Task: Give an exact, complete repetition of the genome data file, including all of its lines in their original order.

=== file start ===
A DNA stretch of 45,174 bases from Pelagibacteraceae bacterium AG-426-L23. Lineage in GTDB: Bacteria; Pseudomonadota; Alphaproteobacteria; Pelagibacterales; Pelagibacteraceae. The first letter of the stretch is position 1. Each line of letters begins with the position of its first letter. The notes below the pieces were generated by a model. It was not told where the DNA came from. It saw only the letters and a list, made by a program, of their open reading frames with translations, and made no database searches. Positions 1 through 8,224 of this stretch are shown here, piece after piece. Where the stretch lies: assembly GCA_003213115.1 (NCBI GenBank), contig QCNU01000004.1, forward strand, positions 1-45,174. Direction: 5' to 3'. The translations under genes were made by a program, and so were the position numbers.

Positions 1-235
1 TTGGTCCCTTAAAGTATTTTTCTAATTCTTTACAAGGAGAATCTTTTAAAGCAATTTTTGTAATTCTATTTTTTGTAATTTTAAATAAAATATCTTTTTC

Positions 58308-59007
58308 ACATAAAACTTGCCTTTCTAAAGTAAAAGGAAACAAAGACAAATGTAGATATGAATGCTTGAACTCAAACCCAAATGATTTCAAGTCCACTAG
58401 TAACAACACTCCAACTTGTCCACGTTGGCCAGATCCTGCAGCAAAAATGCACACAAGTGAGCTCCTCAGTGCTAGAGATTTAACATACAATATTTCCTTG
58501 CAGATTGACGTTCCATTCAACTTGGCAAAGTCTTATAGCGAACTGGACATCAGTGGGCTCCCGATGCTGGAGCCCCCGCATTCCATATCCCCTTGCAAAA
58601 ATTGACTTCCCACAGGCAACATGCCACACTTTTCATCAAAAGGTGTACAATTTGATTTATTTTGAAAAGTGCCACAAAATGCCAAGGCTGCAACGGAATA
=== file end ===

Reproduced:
A DNA stretch of 45,174 bases from Pelagibacteraceae bacterium AG-426-L23. Lineage in GTDB: Bacteria; Pseudomonadota; Alphaproteobacteria; Pelagibacterales; Pelagibacteraceae. The first letter of the stretch is position 1. Each line of letters begins with the position of its first letter. The notes below the pieces were generated by a model. It was not told where the DNA came from. It saw only the letters and a list, made by a program, of their open reading frames with translations, and made no database searches. Positions 1 through 8,224 of this stretch are shown here, piece after piece. Where the stretch lies: assembly GCA_003213115.1 (NCBI GenBank), contig QCNU01000004.1, forward strand, positions 1-45,174. Direction: 5' to 3'. The translations under genes were made by a program, and so were the position numbers.

Positions 1-235
1 TTGGTCCCTTAAAGTATTTTTCTAATTCTTTACAAGGAGAATCTTTTAAAGCAATTTTTGTAATTCTATTTTTTGTAATTTTAAATAAAATATCTTTTTC

Positions 58308-59007
58308 ACATAAAACTTGCCTTTCTAAAGTAAAAGGAAACAAAGACAAATGTAGATATGAATGCTTGAACTCAAACCCAAATGATTTCAAGTCCACTAG
58401 TAACAACACTCCAACTTGTCCACGTTGGCCAGATCCTGCAGCAAAAATGCACACAAGTGAGCTCCTCAGTGCTAGAGATTTAACATACAATATTTCCTTG
58501 CAGATTGACGTTCCATTCAACTTGGCAAAGTCTTATAGCGAACTGGACATCAGTGGGCTCCCGATGCTGGAGCCCCCGCATTCCATATCCCCTTGCAAAA
58601 ATTGACTTCCCACAGGCAACATGCCACACTTTTCATCAAAAGGTGTACAATTTGATTTATTTTGAAAAGTGCCACAAAATGCCAAGGCTGCAACGGAATA